Change on climate and fast-tracking green innovations

A while ago I wrote a blog post about being profitable and still doing good things for the climate. I believe that there are many inventors out there who have found really cool and smart solutions to many of the problems of today, for instance how to provide electricity to poor and rural locations, how to reduce carbon dioxide emissions, how to handle waste and how to provide clean water for the people of the world, but that these inventors sometime struggle to find the right business partners to help them take their inventions to the market.

In an article by Antoine Dechezleprêtre at the London School of Economics and Political the fast-tracking of patent applications that relate to green innovations is analyzed. Green innovations can be related to many different technology fields, such as energy saving, transportation, water handling, biotech, renewable, storage, lighting as well as to recycling, solar and wind. The climate-change related technologies do however appear to represent a majority of the fast-tracked applications.
According to the article seven intellectual property offices have introduced a fast-track system for green patent applications – the US, Australia, Canada, Japan, Korea, Israel and the UK by the end of 2011. These fast-track systems usually comprise an accelerated examination, which for some applicants is of course not desirable, which is also the reason to why many green patent applications are not put through this fast-track system. The article points to studies showing that the green applications that are fast-tracked relates to high value innovations that may be the subject of commercial interest from business partners.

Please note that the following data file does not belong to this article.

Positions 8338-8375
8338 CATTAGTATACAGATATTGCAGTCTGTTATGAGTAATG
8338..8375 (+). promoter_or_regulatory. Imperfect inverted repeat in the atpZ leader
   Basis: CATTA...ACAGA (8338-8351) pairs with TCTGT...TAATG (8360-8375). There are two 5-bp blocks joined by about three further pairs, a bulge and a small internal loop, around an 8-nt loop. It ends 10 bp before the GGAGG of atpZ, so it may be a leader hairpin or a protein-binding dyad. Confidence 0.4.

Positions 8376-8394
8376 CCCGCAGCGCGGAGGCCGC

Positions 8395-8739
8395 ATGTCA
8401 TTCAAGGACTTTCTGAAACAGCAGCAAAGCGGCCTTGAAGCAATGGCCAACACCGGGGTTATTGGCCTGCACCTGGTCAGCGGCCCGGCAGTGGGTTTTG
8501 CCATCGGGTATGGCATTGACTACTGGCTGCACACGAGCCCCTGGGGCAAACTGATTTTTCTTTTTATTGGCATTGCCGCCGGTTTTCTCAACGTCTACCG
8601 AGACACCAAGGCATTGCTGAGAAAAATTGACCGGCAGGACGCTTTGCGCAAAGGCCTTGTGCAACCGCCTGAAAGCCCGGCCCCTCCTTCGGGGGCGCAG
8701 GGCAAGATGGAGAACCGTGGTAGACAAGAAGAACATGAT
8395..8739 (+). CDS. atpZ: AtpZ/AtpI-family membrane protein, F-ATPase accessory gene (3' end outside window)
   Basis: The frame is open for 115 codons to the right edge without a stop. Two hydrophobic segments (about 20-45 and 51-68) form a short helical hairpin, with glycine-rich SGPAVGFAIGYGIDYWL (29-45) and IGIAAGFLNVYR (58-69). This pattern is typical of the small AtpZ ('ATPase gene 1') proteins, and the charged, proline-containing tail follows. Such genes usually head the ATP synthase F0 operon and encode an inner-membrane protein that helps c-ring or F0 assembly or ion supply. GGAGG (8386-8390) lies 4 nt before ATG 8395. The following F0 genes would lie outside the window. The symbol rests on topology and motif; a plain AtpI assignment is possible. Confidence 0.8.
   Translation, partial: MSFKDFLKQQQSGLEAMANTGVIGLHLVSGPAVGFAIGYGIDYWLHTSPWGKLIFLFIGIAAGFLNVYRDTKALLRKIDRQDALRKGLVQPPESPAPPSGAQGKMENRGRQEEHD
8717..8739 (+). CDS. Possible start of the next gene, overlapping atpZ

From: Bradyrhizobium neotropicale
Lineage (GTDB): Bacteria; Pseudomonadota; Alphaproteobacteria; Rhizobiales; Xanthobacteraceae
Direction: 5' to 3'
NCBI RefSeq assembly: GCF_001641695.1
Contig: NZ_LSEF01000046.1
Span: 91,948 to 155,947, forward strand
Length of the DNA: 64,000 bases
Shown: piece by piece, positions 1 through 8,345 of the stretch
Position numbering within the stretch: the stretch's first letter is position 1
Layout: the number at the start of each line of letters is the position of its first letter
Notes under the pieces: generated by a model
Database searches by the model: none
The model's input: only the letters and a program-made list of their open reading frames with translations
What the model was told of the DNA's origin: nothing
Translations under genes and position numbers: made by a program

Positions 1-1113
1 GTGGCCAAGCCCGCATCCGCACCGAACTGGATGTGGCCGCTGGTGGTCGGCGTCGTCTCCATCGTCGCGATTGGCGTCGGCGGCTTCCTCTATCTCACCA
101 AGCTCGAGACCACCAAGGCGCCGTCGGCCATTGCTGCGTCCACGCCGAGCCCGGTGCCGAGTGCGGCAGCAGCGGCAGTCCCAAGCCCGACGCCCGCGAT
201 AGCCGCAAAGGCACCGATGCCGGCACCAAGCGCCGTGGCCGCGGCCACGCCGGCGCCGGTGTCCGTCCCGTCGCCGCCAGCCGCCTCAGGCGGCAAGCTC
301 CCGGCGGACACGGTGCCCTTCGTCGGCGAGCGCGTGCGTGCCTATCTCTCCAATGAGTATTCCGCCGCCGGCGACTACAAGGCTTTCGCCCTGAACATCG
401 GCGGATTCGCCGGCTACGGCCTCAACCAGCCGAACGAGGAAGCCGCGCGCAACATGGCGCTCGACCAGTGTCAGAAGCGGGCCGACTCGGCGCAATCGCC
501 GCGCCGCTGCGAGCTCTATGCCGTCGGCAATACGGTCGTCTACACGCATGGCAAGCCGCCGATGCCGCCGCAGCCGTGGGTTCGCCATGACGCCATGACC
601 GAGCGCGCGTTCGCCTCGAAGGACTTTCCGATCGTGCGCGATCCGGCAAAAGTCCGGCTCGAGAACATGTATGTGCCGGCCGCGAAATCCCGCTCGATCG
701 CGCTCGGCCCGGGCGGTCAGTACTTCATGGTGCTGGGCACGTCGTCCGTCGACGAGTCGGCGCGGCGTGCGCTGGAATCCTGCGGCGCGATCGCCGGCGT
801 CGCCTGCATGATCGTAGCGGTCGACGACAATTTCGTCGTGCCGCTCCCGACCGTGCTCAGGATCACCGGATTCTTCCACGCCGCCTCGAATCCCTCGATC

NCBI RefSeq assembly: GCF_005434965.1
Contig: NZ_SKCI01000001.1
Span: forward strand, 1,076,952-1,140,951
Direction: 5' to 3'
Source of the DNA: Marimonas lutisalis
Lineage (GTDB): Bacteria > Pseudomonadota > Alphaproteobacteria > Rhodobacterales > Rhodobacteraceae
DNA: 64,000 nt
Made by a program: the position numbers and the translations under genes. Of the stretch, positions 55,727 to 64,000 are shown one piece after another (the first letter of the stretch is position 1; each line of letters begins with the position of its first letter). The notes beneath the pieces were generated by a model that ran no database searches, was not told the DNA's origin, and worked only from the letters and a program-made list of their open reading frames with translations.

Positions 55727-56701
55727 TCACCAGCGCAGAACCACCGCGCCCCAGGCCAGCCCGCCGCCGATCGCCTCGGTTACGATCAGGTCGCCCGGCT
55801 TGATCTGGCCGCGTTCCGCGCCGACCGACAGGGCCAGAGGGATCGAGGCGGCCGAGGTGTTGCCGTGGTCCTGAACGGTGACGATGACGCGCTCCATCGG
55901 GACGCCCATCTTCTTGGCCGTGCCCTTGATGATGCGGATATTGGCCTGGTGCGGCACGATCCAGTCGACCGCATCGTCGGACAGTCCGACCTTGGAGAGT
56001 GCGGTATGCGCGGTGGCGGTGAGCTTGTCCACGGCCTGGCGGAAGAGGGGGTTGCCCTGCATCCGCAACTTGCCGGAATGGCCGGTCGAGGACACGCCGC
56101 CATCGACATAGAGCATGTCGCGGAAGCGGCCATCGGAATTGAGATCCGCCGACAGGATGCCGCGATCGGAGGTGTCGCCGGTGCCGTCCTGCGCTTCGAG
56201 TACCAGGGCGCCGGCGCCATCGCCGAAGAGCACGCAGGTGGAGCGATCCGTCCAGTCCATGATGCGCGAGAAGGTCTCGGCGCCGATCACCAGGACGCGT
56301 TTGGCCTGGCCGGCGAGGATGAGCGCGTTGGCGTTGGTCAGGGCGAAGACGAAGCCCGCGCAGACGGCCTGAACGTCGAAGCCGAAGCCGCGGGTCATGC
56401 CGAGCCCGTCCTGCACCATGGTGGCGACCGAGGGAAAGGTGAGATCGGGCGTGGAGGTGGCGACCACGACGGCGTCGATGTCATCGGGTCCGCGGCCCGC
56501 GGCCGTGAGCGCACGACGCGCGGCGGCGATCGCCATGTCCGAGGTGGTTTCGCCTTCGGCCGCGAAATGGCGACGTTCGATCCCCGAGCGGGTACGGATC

Just at this moment the world’s leaders have gathered in Paris, to set new goals for how to stop or at least minimize the effects of the climate change, and we all hope that this will be a successful meeting in contrast to the meeting in Copenhagen six years ago. During those years we have seen a lot of very innovative technical solutions with regards to for instance reducing carbon dioxide emissions, using raw materials in a more sustainable manner, recycling and more efficient use of energy.
Fast-tracking patent applications relating to green innovations thus appears to be a way of inducing more commercialization around green innovations, thereby creating an environment where innovators more easily can reach potential investors, entrepreneurs and other business partners so that their inventions can be realized and hopefully be a good step on the way of achieving the goals hopefully set out during the Paris meeting.

Sofia Willquist, European Patent Attorney

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